Nine Ways to Determine If A CCRC is Financially Viable
Many older adults recognize the benefits of living in a continuing care retirement community (also referred to as a CCRC or life plan community), including peace of mind that comes with having onsite care services available when needed. But choosing the right community is a major decision. Among other important aspects of the selection process, assessing the financial security of the provider can help assure prospective residents of the long-term viability of the facility.
How Do You Know?
There is no single method for analyzing a community’s financials, but here are a few different things you can ask about:
1. What is the occupancy ratio in independent living? A high occupancy ratio (90 percent or more) indicates strong demand for the community and contributes to a stronger balance sheet. Do not rely only on current occupancy levels, but ask about the direction occupancy has been trending over the past several years.
2. What are your bond ratings? Retirement communities that have utilized public debt to finance initial development or expansion may have requested to have their bonds rated by a rating agency. A rating of BBB- or higher is an indication of financial strength. Not every provider that issues debt will have a debt rating.
3. Are financial covenants being met? Continuing care retirement communities that utilize debt financing will be held to strict financial covenants by the lender. Inquire with the senior living provider to learn whether there have been any recent violations of bond covenants, if applicable.
4. Is there positive cash flow from operations? Cash flow from operations, which generally comes from a combination of monthly fees and non-refundable entry fees, should be sufficient to cover operating expenses on an annual basis. Negative cash flow may be okay for short periods of time but should not be a long-term trend.
5. Is there a future service obligation? Continuing care retirement communities should evaluate whether expected future costs for housing and healthcare are within anticipated future revenues. If the expected long-term cost of services exceeds expected revenues it is referred to as a future service obligation (FSO), which should show up on the balance sheet as a long-term liability.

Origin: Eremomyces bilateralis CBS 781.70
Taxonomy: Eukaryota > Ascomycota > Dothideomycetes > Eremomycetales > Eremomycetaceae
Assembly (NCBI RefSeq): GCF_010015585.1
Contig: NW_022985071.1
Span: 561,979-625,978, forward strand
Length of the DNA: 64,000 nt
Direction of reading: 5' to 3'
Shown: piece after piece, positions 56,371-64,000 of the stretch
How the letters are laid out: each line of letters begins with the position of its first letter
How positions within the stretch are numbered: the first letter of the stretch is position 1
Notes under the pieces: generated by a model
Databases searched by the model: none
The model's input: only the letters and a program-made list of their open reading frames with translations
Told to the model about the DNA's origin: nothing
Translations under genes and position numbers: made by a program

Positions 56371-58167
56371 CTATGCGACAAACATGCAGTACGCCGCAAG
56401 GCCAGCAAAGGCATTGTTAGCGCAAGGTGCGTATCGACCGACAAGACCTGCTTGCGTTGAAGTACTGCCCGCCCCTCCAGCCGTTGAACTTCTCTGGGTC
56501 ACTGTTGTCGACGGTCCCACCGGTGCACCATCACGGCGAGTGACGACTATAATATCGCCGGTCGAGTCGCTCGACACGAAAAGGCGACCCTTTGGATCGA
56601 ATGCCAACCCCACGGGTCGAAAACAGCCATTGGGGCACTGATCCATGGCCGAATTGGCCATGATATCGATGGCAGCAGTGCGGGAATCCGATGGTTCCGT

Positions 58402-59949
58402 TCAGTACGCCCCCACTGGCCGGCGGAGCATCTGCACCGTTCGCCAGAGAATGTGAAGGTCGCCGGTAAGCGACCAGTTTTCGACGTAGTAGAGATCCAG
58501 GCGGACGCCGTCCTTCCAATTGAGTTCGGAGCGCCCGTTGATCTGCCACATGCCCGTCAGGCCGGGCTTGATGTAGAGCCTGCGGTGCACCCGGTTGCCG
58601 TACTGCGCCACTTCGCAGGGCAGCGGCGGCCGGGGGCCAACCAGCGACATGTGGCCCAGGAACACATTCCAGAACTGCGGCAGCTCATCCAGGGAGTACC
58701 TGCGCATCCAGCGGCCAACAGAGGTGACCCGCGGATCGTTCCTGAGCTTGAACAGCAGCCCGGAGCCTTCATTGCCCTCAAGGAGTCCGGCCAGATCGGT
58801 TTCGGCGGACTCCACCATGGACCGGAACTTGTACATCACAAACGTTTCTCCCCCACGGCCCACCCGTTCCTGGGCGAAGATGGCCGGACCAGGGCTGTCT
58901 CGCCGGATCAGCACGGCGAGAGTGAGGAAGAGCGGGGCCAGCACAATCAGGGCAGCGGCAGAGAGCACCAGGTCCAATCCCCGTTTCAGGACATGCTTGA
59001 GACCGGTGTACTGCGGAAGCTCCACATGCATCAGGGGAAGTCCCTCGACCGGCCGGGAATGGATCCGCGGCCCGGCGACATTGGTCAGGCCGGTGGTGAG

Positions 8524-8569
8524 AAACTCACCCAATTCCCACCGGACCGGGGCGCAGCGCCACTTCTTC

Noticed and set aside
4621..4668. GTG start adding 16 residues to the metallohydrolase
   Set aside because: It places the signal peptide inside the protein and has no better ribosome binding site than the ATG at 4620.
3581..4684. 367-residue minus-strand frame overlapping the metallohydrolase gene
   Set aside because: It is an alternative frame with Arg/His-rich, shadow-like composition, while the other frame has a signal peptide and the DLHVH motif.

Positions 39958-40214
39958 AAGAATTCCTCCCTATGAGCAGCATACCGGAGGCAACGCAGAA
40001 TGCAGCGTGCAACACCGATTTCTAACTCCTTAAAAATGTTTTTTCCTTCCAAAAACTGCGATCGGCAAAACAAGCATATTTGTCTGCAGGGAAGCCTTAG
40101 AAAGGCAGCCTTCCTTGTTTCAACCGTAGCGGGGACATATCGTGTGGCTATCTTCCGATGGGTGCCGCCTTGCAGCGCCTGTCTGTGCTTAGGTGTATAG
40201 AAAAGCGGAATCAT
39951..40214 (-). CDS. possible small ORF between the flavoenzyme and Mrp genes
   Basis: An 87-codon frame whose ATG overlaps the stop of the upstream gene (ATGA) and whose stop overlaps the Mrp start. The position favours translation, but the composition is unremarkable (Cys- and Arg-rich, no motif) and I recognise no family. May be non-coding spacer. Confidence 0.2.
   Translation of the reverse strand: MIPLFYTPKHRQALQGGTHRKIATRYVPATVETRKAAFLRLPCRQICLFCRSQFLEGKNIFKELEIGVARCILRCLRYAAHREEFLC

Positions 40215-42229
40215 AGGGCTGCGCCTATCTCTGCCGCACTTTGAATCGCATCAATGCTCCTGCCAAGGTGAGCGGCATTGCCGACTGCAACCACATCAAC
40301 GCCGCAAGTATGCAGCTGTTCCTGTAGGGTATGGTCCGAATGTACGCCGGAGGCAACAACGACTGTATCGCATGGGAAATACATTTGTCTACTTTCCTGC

6. Has a detailed actuarial analysis been performed? An actuarial analysis performed by a certified actuary will assess factors not covered in the FSO calculation, including long-term debt, capital expenditures, and planned expansions. The report should indicate that future obligations to current residents are covered, that new resident fees are adequate, and that positive cash flows are projected for the long-term.
7. Do current assets exceed current debts? The ratio of current assets to current debts is referred to as the current ratio. Current assets and debts are those that are expected to be realized or paid, respectively, within the next 12 months. The ratio is an indication of whether an organization is in a position to repay its liabilities with its assets.
8. Does the community maintain positive equity? Communities that are financed primarily with debt or entrance fees will likely show negative equity. Negative equity may also occur when a provider’s monthly fees are not sufficient for covering operating expenses.
9. Is the provider financially regulated by the state? The state in which the CCRC is located may have specific financial conditions that need to be met each year. Not every state regulates CCRCs financially, but those that do may require certain cash reserves to remain on hand each year, and possibly adherence to other financial ratios. Regulation does not guarantee financial viability but can serve as another layer of oversight and consumer protection.
Consider the Big Picture
There is no single measure for determining a retirement community’s long-term financial viability, and any one of the above indicators could appear less than favorable at a particular point in time, perhaps for a reason that is justifiable. But satisfactory answers to most of the above questions can provide added assurance.
Keep in mind that start-up communities–those developed within the last eight years–should be viewed differently from established providers. For example, it would not be uncommon for a start-up provider to show negative equity due to higher levels of debt taken on for development. In the case of start-ups, it is important that the provider have in place comprehensive strategic and marketing plans, and that it is on track to meet early occupancy goals. CCRC bond defaults are most likely to occur when management underestimates the amount of time they will need to fill the units and as a consequence, funds are exhausted.